1st December - The first hour of the day was spent around Okaukuejo camp where, in addition to another view of the Giant Eagle Owl, we had great views of a wonderfully condescending Pearl-spotted Owlet. From 06.50 - 10.00 we headed west towards the "Ghost Tree Forest" and back. The forest itself is nothing special, but the route between Okaukuejo and there was excellent with lots of game including our first Lions, and a shed-load of ticks including Pygmy Falcon, Lappet-faced Vulture, Greater Kestrel, Black-breasted Snake Eagle, Chestnut-backed Sparrow Lark and our first exquisite Lilac-breasted Roller (soon to be relegated to trash bird status!).

Back at camp a Gabar Goshawk was hunting by the waterhole.

At 11.00 we left Okaukuejo for the drive across to Halali via Oliphantsbad, arriving at 16.00 with many stops. The bird highlights were undoubtedly a Namaqua Sandgrouse that came to drink at the Oliphantsbad waterhole, a pair of Double-banded Courser with a chick just before we rejoined the main east-west road, and one of my main "wants", a Secretarybird stalking the plains around the edge of the Etosha Pan near Sueda/Salvadora.

Once we had checked into our accommodation a quick walk around the camp gave great views of 3 Bare-cheeked Babblers drinking at a leaky tap, as well as yet another Carp's Tit.

Dinner at the restaurant and then bed. This was our best day at Etosha, and probably the best day of the trip (bird-wise at least). (186 km driven today).

2nd December - After a brief bit of birding around Halali camp, which featured the unusual sound (for a British birder at least) of a Willow Warbler singing in December, we embarked on a drive in the area to the east of Halali. It was hard going this morning, and in 7 long hours I only had two lifers, Red-crested Korhaan and Violet-eared Waxbill, although we did see our only Elephant along the edge of the pan, and the drive out into the dazzling white Etosha Pan provided a good photo opportunity. Back at camp we paid a visit to the waterhole where 3 Marabou Storks were in residence but little else.

The rest of the day was spent chilling out. (133 km driven today).

3rd December - Following an early morning saunter around Halali camp, which produced a couple of Southern White-crowned Shrikes, we headed over towards Namutoni Camp. A party of 5+ Southern Pied Babblers by the roadside were the only notable birds until a superb pair of Blue Cranes near to Namutoni. After checking into our accommodation at Namutoni and having a swim in the pleasant pool, from 14.40 - 18.45 we took a drive north from camp, up to the Andoni Plains, but investigating various turnoffs as we did so. Some new birds including 5 African Wattled Lapwings by the roadside near to Namutoni, Fawn-coloured Lark, Southern Anteating Chat and numerous Kalahari Scrub Robins along Stinkwater Road. Shortly before heading back to camp we noticed a couple of vehicles parked by the edge of the Andoni Plains, and headed over there, where they were watching a Lioness at close quarters. Then a couple pulled up to tell us that there were two male Lions about half a mile away, and we followed them to the spot. Excellent views of these impressive animals. Back at camp I had a brief wander around before dark, seeing a pair of Gabar Goshawks, the male being of the attractive melanistic morph. (190 km driven today).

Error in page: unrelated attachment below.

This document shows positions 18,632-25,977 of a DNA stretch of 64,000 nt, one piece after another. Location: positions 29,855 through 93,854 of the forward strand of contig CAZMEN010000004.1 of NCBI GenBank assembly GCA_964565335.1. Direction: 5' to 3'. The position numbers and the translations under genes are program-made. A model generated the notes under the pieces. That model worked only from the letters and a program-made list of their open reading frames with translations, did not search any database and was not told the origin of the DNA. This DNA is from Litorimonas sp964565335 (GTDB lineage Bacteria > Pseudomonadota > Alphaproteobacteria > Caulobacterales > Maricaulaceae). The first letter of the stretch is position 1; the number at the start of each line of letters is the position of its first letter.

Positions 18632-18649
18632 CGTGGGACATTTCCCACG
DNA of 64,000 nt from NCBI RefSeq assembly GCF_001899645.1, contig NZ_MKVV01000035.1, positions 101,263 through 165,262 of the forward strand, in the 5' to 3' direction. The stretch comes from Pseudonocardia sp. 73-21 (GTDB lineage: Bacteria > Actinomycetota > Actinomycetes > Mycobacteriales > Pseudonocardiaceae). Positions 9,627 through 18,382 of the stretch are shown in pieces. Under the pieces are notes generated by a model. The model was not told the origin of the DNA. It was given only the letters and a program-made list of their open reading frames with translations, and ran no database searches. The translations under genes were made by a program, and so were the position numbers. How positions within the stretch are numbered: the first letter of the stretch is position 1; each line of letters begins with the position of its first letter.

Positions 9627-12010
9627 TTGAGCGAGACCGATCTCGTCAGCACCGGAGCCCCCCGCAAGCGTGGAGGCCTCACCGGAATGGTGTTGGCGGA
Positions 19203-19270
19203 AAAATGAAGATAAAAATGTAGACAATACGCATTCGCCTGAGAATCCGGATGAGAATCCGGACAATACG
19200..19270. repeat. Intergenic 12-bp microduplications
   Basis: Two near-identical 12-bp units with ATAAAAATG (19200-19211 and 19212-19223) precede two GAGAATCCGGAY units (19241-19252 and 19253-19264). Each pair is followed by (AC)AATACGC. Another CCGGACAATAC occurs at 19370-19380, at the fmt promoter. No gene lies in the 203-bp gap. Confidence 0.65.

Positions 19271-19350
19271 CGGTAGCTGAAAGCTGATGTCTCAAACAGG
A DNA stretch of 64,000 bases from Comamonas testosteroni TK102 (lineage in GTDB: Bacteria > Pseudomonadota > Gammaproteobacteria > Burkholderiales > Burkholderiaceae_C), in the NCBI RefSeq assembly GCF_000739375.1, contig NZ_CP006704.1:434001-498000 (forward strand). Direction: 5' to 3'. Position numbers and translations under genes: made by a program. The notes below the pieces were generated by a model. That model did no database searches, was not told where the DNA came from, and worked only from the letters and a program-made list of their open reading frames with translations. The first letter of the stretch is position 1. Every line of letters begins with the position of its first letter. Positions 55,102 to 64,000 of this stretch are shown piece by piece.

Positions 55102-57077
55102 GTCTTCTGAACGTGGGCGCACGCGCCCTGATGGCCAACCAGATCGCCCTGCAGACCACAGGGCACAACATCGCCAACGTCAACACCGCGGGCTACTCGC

4th December - Our last morning in Etosha, we were out of the camp gates shortly after 06.00, our first port of call being the nearby Dik-dik drive, where, apart from the eponymous antelope, we had good views of the target Black-faced Babbler and a Black Cuckoo.

Next was a drive around Fischer's Pan before heading for the Nehale lya Mpingana gate. Avian highlights included a pair of Blue Cranes nesting by the small waterhole at Twee Palms, two Red-necked Falcons in the same area, a small flock of Chestnut-banded Plovers at the Aroe waterhole, and a flock of approx 150 Black-winged Pratincoles at the Andoni waterhole.

After we left the park at about 11.50 we saw several Pink-billed Larks by the roadside, and a stop at the small wetland before the first settlement gave us our only Black Stork of the trip as well as more waders including 5 Chestnut-banded Plovers.

The afternoon was taken up with the drive to the Kunene River, where we intended to spend the next two nights. The drive was uneventful bird-wise and scenery-wise, until a bend in the road shortly after the Ruacana turn off revealed a wonderful vista of jagged peaks and the flat, empty bush of southern Angola. After the end of the tarred road we saw our first Madagascar Bee-eaters and Long-tailed Starlings. We eventually reached the Okapupa Camp Site along a steadily worsening road, only to find it deserted, however it was too late to go anywhere else so we pitched the tent and settled down for one of the most uncomfortable nights I have ever experienced. The heat and humidity was overwhelming and the sweat was poring from us, to such an extent that I awoke at 1am feeling badly dehydrated and with a banging headache. After this time the temperature cooled somewhat making sleeping a bit easier, but it was a relief to see dawn. (455 km driven today)

5th December - Up at first light, birding around the campsite, with Bare-cheeked Babbler, Black Crake, Chestnut Weaver, Red-necked Francolin, White-browed Coucal, Golden and Spectacled Weavers among others getting the day started. After paying our fees and packing up the tent we drove back to the end of the tarred road, seeing Yellow-billed Oxpecker and our first Monteiro's Hornbills on the way, and started the hunt for Cinderella Waxbill. Sadly we couldn't find any, or indeed any of the other key targets, and come mid afternoon the prospect of another night under canvas was looking distinctly unpleasant, and I couldn't imagine us seeing the Waxbill in the current conditions, so after a quick look at Ruacana Falls we decided to head in the direction of Rundu to reduce the mileage to be travelled tomorrow. Because places are so far apart in Namibia with literally nothing in between we ended up overstretching ourselves a bit and had to drive quite a distance in the dark, which wasn't fun due to the presence of livestock on the road and numerous bats in the air, one of which sadly ended up being liquidated against the windscreen. We arrived in Tsumeb at about 22.30 and attempted to check into a hostel there. Unfortunately no one would come to open the gate so we headed for the best hotel in town (The Minen) which, although a little pricey, was excellent. (553 km driven today).